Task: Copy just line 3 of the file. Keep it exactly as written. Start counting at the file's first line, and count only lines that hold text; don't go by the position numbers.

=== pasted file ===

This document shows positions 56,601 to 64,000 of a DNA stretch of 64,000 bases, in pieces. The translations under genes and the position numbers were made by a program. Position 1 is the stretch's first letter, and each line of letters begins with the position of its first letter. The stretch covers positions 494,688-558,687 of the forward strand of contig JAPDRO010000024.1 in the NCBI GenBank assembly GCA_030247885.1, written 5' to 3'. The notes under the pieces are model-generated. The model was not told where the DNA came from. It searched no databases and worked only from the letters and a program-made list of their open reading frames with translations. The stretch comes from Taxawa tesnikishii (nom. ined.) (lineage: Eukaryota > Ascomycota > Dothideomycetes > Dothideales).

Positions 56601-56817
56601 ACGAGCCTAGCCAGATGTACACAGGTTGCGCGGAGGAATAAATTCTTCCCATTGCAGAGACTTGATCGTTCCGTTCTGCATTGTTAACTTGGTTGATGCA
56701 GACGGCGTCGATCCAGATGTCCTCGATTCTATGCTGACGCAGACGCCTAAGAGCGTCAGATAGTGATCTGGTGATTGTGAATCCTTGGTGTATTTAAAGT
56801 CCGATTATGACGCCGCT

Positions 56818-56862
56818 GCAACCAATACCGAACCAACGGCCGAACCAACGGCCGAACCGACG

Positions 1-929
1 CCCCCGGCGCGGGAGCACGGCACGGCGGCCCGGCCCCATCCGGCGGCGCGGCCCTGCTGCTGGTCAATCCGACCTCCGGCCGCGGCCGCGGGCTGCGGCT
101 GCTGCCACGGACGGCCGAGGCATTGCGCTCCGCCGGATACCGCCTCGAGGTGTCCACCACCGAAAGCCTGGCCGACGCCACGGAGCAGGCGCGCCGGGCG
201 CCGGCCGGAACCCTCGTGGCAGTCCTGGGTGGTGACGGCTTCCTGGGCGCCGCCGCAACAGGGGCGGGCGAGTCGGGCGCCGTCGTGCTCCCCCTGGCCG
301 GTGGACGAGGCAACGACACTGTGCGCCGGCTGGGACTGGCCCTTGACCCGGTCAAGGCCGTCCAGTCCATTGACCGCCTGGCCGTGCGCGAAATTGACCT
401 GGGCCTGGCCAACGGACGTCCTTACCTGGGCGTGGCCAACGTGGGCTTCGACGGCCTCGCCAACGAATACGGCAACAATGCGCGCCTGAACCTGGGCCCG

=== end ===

56601 ACGAGCCTAGCCAGATGTACACAGGTTGCGCGGAGGAATAAATTCTTCCCATTGCAGAGACTTGATCGTTCCGTTCTGCATTGTTAACTTGGTTGATGCA